The Buddhist festival of Obon, or Bon, is an annual festival to commemorate one’s ancestors. It is based on the belief that every year, during the festival, ancestral spirits rise to visit their relatives in the world of the living. It is an important festival in Japan and it brings together generations of families back in their hometowns.
Households would hang huge, colourful lanterns in front of the houses to guide the spirits in, while dances are performed at huge festivals, graves are visited, and offerings are made at temples. To mark the end of the festival, the lanterns are put into rivers or seas, guiding the spirits back into their world.
To welcome the spirits, the Japanese clean their houses thoroughly, and offer fruits and other food items to statues of Buddha in their homes. During the festival, the aroma of scented candles and incense sticks often pervades the streets, with music and dance performances held during Obon.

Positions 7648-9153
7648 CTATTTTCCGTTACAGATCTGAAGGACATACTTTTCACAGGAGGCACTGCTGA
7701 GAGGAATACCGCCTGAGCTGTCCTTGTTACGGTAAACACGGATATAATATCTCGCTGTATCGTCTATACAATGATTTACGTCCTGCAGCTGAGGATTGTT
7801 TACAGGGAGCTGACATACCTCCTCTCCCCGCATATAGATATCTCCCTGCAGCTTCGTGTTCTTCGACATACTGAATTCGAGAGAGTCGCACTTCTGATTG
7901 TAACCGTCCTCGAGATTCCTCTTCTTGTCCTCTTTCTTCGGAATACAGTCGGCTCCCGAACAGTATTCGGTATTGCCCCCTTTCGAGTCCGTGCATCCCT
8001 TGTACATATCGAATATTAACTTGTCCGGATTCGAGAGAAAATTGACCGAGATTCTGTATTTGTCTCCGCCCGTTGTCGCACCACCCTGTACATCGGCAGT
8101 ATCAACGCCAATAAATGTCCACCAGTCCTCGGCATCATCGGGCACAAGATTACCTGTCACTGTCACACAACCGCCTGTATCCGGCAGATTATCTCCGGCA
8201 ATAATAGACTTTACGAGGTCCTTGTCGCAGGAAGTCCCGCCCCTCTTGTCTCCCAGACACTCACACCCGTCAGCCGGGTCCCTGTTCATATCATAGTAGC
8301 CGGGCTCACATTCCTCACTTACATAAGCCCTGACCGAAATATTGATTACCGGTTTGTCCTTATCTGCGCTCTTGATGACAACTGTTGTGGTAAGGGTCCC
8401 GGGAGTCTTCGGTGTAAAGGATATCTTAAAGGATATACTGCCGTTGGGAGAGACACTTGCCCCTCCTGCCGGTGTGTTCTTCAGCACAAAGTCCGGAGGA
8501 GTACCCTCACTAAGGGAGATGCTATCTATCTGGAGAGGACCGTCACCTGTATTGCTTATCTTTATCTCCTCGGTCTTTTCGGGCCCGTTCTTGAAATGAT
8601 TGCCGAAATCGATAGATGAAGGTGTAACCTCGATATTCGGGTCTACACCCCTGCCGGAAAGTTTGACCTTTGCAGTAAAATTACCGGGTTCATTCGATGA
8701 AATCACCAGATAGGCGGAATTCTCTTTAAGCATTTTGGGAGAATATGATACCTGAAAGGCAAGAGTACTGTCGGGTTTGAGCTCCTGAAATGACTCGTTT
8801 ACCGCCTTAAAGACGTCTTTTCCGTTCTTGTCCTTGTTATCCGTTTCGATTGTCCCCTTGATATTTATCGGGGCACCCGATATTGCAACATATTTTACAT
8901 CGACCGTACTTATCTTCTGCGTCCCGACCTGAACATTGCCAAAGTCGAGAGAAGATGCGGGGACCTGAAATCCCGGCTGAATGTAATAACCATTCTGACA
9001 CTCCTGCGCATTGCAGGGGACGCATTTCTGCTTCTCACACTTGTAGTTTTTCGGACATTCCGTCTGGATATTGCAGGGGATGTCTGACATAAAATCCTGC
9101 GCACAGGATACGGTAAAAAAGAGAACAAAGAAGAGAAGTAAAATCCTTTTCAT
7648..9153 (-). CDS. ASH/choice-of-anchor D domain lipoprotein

Bon odori is the style of dance performed during Obon, welcoming the spirits back to the land. The dance is performed differently in different regions, though the premise is the same: dancers lining up in a circle around a yagura – a high wooden scaffold made especially for this festival.
This festival is traditionally held from the 13th to the 15th day of the 7th month of the year (which is July according to the solar calendar). Many regions in Japan still celebrate Obon during mid-July. However, according to the lunar calendar, the 7th month is August, and thus Obon is observed mid-August in other places in Japan.
Although it is not a national holiday, this festival is of great significance for most locals and they take a vacation to celebrate it with their families.
Obon is celebrated the world over by Japanese communities in Argentina, Brazil, China, Korea, Malaysia, and even in countries like the United States, Canada and Australia.
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